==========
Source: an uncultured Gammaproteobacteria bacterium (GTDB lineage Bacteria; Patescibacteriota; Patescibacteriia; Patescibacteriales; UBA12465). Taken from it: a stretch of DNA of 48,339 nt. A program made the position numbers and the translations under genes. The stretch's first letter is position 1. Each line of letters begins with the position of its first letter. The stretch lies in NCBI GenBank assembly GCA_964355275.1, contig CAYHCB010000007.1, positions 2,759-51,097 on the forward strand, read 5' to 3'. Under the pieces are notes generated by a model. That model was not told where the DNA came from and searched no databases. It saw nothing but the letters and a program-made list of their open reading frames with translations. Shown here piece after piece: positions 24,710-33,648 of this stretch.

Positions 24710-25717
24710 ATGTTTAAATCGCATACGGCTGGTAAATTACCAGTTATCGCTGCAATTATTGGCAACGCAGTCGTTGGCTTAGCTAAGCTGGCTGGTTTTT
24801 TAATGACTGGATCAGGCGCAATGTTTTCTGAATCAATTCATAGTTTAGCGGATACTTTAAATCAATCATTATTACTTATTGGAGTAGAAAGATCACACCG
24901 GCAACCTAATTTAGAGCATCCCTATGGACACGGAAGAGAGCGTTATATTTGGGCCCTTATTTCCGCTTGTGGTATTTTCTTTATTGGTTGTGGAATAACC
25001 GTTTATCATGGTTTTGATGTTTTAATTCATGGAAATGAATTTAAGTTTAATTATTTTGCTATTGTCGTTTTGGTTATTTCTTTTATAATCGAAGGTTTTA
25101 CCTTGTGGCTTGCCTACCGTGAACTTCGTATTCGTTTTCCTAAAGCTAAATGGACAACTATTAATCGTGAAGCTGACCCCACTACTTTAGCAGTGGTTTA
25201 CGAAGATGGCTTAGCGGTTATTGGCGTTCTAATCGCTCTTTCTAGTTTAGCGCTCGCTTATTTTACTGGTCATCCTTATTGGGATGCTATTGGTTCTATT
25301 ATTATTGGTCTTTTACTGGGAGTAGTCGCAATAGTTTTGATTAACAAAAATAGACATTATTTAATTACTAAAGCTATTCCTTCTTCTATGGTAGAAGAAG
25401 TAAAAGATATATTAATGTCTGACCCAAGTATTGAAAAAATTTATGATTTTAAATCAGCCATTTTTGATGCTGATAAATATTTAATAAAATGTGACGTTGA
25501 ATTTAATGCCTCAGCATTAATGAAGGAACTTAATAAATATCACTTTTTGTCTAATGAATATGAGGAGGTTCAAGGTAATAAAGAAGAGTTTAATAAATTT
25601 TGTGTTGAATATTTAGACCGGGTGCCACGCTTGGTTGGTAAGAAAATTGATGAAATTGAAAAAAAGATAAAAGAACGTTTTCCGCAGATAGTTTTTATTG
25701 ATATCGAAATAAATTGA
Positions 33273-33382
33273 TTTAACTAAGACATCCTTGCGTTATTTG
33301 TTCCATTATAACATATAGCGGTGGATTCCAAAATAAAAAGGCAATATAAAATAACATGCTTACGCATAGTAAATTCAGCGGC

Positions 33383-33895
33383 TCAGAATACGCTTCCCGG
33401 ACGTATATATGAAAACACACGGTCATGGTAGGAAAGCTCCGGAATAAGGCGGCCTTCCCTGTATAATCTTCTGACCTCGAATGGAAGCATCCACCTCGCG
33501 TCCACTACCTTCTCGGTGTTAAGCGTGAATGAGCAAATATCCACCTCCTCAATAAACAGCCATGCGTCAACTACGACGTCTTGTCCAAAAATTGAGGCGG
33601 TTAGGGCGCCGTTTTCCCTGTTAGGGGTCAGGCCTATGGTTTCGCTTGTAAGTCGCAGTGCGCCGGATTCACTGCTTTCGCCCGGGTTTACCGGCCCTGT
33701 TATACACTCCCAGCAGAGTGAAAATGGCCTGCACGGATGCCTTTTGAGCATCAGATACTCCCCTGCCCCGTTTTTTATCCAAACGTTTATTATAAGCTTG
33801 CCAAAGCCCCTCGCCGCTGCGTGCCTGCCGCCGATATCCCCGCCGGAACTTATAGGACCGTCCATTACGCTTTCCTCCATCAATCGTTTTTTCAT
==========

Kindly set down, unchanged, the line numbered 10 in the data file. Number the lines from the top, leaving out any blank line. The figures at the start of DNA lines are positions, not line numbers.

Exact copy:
25401 TAAAAGATATATTAATGTCTGACCCAAGTATTGAAAAAATTTATGATTTTAAATCAGCCATTTTTGATGCTGATAAATATTTAATAAAATGTGACGTTGA